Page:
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China orders Vienna hotel name change over ‘foreign worship’

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Government officials in the Chinese tourist hotspot of Hainan have told popular hotel chain Vienna International to change the name of its branches because their reference to the European city reflects a “worship of foreign things”, sparking a stand-off with China’s largest hotel group.

The civil affairs bureau in the island province — sometimes referred to as China’s Hawaii because of its beaches — has issued a list of dozens of businesses with names that should be “rectified” because they suggested “worship of foreign things”.

Among them were establishments named Victoria Hotel, Heidelberg Hotel and 15 branches of the mid-range chain Vienna International Hotels. The Vienna brand’s hundreds of outlets in China are majority owned by Jinjiang Group, China’s largest hotel operator, which operates more than 10,000 hotels worldwide and owns a majority stake in US group Radisson Hospitality. 

“The country is now culturally confident. China has thousands of years of culture. Is it appropriate to use these foreign names on Chinese territory? Isn’t this hurting the feelings of the nation?” a civil affairs official told a state-run Hainan newspaper. 

State-owned Jinjiang responded in a social media post this week saying that it had lodged a formal objection with Hainan’s civil affairs bureau. The company said it had registered Vienna Hotels as a trademark until 2022 and had a right to use the name. It declined to comment further.

The Hainan government also ordered changes to business with “feudal” names such as “Coral Palace” and “Imperial Garden District”, ostensibly because they refer to China’s imperial past, as well as names they judged to be “incomprehensible” or “strange”.

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The Hainan government official, who the state-run newspaper quoted but did not name, said the province’s effort were part of a national campaign.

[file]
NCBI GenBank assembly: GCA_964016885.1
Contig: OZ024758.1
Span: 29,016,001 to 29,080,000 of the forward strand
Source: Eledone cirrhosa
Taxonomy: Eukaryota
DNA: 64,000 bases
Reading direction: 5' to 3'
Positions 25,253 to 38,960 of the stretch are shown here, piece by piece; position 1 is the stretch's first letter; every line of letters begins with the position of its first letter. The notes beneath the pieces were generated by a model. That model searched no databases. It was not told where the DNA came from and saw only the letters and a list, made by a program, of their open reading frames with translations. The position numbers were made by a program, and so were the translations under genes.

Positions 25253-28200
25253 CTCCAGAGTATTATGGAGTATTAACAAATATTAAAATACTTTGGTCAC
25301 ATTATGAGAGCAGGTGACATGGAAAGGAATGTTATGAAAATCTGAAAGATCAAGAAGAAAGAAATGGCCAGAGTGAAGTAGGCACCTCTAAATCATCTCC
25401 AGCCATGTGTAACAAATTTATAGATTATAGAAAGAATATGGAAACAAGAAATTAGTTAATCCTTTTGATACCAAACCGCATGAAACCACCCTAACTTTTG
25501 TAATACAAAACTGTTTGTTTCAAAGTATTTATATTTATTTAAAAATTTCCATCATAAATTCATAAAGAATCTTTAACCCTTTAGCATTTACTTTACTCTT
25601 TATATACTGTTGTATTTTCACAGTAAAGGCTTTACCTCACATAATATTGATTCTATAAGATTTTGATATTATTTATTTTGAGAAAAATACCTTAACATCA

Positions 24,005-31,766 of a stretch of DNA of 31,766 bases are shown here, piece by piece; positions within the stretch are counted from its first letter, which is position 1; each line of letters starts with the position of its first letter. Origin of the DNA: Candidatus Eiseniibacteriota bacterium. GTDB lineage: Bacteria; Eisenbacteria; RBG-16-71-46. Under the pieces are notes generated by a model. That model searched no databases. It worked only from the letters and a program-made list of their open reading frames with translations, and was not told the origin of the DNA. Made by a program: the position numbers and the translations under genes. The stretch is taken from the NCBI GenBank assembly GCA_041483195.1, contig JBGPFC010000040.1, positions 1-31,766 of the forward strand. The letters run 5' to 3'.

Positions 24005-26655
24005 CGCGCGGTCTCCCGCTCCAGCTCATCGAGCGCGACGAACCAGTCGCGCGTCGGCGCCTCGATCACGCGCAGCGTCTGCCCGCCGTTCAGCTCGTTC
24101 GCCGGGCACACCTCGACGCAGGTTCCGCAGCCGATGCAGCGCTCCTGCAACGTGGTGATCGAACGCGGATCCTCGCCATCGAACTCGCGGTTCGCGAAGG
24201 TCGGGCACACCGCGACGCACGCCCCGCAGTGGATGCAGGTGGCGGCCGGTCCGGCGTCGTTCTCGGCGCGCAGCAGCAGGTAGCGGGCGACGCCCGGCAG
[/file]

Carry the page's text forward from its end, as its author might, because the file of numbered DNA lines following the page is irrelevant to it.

The dispute comes as companies from the US and Canada have complained of punitive measures in China due to the trade war and diplomatic dispute over Chinese company Huawei, which have soured Beijing’s relations between the two countries.

In most cases the measures taken, such as extra customs checks, slower approvals and audits, reflect the efforts of zealous local officials rather than any formal orders from Beijing, according to businesspeople. 

Chinese property and hotel projects are often named after foreign cities or regions. A 2017 survey of projects in 137 Chinese cities found that Paris, Venice, Versailles, California, Rome, Champs-Elysées and Victoria were among the most common names used.

Local governments have periodically clamped down on the practice over the years. In 2017 officials in a district of the city of Xi’an in central China criticised the names of several buildings for being too foreign. They included a residential complex named after France’s Seine river and California City Plaza, a shopping mall. It was not clear if their names were later changed.



Via Financial Times

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